ECB Stands Pat as Eurozone Continues Recessionary Slide

A blog about business and economics.
Jan. 10 2013 8:42 AM

ECB Stands Pat as Eurozone Continues Recessionary Slide

European Central Bank president Mario Draghi arrives on December 17, 2012 at the EU Headquarters in Brussels for monetary discussions with Members of the Committee on Economic and Monetary Affairs of the EU Parliament.

Photo by GEORGES GOBET/AFP/Getty Images

I've often been critical of St. Louis Federal Reserve Bank President James Bullard, but as I today watch the European Central Bank issue yet another statment of no policy change even in the face of deteriorating economic conditions, my thoughts turn to some wise remarks he made last weekend in San Diego.

His point was that there's a striking contrast between Mario Draghi's willingness to get involved in some very unorthodox measures related to government finance in Spain and Italy and his seeming indifference to the idea that eurozone monetary policy ought to try to stabilize aggregate demand. Draghi's done a lot of unusual, fairly activist things to "help solve the eurozone crisis" in other words but he hasn't been willing to do the banal things that central bankers do keep economies out of recession. And yet, even though such measures would hardly solve every problem in Spanish labor markets or Italian demographics of Greek governance, they'd certainly help ease the pain a bit. And standard plain-vanilla monetary stimulus would be especially helpful for the "good students" of austeritynomics like Ireland and Latvia who desperately need assurances that there will be external demand even as the domestic population cuts back.


Now Bullard had a very strong very about the impropriety of the OTMs and such. I think the results speak for themselves in terms of Draghi's extraordinary measures. But where Bullard's right is that there seems to be a need for a "back to basics" approach. The eurozone, as a whole, is in recession conditions. Central bankers are supposed to have something to say about that in terms of monetary policy.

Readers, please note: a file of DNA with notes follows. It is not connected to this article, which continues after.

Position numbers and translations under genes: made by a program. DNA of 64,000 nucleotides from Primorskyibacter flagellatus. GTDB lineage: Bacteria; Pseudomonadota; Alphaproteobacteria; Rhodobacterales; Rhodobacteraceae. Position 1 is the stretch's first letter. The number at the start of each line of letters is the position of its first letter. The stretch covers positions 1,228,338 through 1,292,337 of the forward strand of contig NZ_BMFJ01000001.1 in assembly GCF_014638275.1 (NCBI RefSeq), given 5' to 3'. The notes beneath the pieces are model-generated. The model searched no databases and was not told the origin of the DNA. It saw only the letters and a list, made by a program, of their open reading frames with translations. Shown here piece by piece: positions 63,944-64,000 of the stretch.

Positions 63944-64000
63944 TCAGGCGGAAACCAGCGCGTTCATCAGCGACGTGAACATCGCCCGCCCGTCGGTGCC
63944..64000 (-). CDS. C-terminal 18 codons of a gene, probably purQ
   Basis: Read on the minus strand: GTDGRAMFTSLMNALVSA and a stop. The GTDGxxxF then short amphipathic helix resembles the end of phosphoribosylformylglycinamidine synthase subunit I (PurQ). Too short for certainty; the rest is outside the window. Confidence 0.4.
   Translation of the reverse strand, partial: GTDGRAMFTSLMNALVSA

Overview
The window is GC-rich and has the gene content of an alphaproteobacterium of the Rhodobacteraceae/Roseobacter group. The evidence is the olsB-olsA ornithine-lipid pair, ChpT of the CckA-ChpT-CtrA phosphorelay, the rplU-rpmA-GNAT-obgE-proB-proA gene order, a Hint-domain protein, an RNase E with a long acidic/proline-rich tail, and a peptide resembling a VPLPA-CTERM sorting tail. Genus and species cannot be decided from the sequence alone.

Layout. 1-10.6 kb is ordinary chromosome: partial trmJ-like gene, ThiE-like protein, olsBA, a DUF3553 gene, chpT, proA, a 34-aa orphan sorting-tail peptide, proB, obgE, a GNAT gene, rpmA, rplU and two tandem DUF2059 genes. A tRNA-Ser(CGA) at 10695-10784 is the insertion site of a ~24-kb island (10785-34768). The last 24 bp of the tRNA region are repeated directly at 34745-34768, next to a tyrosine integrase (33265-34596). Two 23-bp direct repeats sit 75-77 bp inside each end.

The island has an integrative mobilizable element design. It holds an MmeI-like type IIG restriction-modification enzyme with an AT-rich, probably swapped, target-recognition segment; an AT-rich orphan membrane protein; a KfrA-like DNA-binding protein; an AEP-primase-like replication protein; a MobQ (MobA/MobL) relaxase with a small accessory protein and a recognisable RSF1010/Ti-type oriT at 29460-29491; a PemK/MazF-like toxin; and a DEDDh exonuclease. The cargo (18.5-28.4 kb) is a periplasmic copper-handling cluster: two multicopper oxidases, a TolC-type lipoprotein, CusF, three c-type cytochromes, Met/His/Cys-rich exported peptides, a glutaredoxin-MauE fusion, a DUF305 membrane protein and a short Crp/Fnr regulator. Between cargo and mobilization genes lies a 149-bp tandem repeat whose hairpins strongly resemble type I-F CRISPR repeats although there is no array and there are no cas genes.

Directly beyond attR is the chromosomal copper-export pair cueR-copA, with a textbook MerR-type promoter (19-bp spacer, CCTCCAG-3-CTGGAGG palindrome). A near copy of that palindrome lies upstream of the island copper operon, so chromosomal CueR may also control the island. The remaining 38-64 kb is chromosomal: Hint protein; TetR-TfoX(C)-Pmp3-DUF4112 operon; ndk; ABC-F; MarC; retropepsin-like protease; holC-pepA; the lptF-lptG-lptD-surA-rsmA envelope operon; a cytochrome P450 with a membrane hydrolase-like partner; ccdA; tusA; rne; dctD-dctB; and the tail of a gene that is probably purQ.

Matthew Yglesias is the executive editor of Vox and author of The Rent Is Too Damn High.



The Self-Made Man

The story of America’s most pliable, pernicious, irrepressible myth.

Michigan’s Tradition of Football “Toughness” Needs to Go—Starting With Coach Hoke

Does Your Child Have “Sluggish Cognitive Tempo”? Or Is That Just a Disorder Made Up to Scare You?

The First Case of Ebola in America Has Been Diagnosed in Dallas

Windows 8 Was So Bad That Microsoft Will Skip Straight to Windows 10


Mad About Modi

Why the controversial Indian prime minister drew 19,000 cheering fans to Madison Square Garden.

Building a Better Workplace

You Deserve a Pre-cation

The smartest job perk you’ve never heard of.

Don’t Panic! The U.S. Already Stops Ebola and Similar Diseases From Spreading. Here’s How.

Parents, Get Your Teenage Daughters the IUD

The XX Factor
Sept. 30 2014 12:34 PM Parents, Get Your Teenage Daughters the IUD
  News & Politics
Sept. 30 2014 6:59 PM The Democrats’ War at Home Can the president’s party defend itself from the president’s foreign policy blunders?
Sept. 30 2014 7:02 PM At Long Last, eBay Sets PayPal Free
Sept. 30 2014 7:35 PM Who Owns Scrabble’s Word List? Hasbro says the list of playable words belongs to the company. Players beg to differ.
  Double X
The XX Factor
Sept. 30 2014 12:34 PM Parents, Get Your Teenage Daughters the IUD
  Slate Plus
Behind the Scenes
Sept. 30 2014 3:21 PM Meet Jordan Weissmann Five questions with Slate’s senior business and economics correspondent.
Brow Beat
Sept. 30 2014 4:45 PM Steven Soderbergh Is Doing Some Next-Level Work on The Knick
Future Tense
Sept. 30 2014 7:00 PM There’s Going to Be a Live-Action Tetris Movie for Some Reason
  Health & Science
Medical Examiner
Sept. 30 2014 6:44 PM Ebola Was Already Here How the United States contains deadly hemorrhagic fevers.
Sports Nut
Sept. 30 2014 5:54 PM Goodbye, Tough Guy It’s time for Michigan to fire its toughness-obsessed coach, Brady Hoke.